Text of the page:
a bone chilling tale

In ‘A narrow Fellow’ looms a potentially deadly hazard, that tightens the breath of the narrator. Not to mention the ‘zero at the bone’. The image of death as it rose from the dotted lines on ‘Let down the bars’, must have that same effect to be in line with my interpretation. If not, at least one of us has it all wrong. But don’t worry, for the moment there is no need to reconsider findings that are out of this line. This because my interpretation is only reliable if and when another explorer arrives independently at the same point of view. With the emphasis on independently. In case you have followed the marked discovery route, the resulting consensus is in terms of science therefore not as convincing as it should be.

Meanwhile, there is no harm in putting your account of the story, whether it tightens the breath or not, to the test. To which purpose we have an excellent touchstone in the culmination of metaphors at the entrance to the discovery route :

if                                        Death    =   the unilateral lover
and                                    Death    =   the ‘Oh’ in ‘love’
then                                  Death    =   worse than Death

This sample of logic is the keystone of my interpretation. Refute it, and my interpretation is refuted. Yet, the only way to refute logic, is by better logic. If your gut feeling tells you to refute, then go with it – intuition is even in science a better guide than reason – but its reliability has at every point to be comfirmed by hard evidence. Which in this case comes down on proving either that Death goes in this poem for mutual consent, or that Dickinson’s choice for ‘Oh’ instead of ‘O’ is not intended to turn Death into ‘Oh’s standard metaphor. You are welcome to place your well founded refutal on this page.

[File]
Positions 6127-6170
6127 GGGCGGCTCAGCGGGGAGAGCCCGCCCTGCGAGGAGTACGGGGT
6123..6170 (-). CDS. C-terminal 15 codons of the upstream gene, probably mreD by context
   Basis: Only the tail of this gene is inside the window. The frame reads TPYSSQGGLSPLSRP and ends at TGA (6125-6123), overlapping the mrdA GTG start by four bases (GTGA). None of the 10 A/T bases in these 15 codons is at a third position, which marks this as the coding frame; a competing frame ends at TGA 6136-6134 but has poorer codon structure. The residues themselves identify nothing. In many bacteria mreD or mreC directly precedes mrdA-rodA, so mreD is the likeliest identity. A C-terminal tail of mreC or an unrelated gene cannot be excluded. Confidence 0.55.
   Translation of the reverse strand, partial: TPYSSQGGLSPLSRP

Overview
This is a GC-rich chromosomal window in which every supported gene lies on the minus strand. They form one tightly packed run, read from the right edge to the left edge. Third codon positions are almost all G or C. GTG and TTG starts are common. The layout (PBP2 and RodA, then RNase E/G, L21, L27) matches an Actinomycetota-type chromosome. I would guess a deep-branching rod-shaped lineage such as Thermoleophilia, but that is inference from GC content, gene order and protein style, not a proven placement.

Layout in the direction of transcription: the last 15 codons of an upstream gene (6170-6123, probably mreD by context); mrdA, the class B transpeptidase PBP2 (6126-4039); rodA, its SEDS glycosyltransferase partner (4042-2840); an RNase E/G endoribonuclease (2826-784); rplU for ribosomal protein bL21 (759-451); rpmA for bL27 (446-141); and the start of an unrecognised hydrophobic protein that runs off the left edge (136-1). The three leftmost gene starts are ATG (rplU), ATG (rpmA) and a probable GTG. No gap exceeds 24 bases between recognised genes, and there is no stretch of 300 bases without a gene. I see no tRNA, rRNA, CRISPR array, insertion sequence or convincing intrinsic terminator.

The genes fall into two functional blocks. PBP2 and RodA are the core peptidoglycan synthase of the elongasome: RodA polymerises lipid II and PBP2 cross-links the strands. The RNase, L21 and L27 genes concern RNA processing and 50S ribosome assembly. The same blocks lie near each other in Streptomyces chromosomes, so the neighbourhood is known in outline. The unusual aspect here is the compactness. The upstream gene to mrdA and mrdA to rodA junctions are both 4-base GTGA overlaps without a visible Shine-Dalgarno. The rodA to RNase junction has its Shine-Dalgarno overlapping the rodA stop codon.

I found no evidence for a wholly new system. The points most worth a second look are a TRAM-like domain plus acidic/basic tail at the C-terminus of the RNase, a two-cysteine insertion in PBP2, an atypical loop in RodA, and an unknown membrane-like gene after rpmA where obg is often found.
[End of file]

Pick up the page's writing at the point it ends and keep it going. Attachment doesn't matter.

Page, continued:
The first option seems unlikely, but proving the text consistent with a suicidal mood will be sufficient to do the trick. The second option needs to prove Dickinson clumsy in a punctuation that fits seemlessly in with a deliberate choice for ‘Oh’ instead of ‘O’. And that in more than one way. If this approach does not lead to a result that agrees with your intuition, there is always the possibility to declare both presumptions (the ‘if’ & ‘and’) correct, but the conclusion wrong. In which case you have to explain what makes the ‘Oh’ in unilateral love at least as good as the ‘Oh’ of mutual consent. Only if logic is to fail you on all three counts, there will be nothing for it but to accept the touchstone as reliable. Whether your intuition likes it or not. 

When reliable, this touchstone leads to a simple, single, and unquestionably correct interpretation of ‘Let down the bars’. If it doesn’t, your interpretation may deviate in some major respect from mine, as presented in the discovery route, without failing the test. In which case the proper procedure is to report the failure to have occurred as a comment on this page, and on which line(s). But, please, don’t spoil the experiment, or Dickinson’s poetry, and only use the contact page to report the exact nature of the failure. This will allow me to respond in general terms, and the deviation to prove itself by being repeated independently.

As long as this touchstone remains unchalleged, Literature Studies is in serious trouble. A simple, single, and unquestionably correct interpretation of even one isolated piece of poetry, is, after all, enough to prove all its methods and traditions of literary criticism good for the paperbin. And why being satisfied with just one isolated sample of poetry, if this touchstone can be applied on any poem with the word ‘death’ in it?

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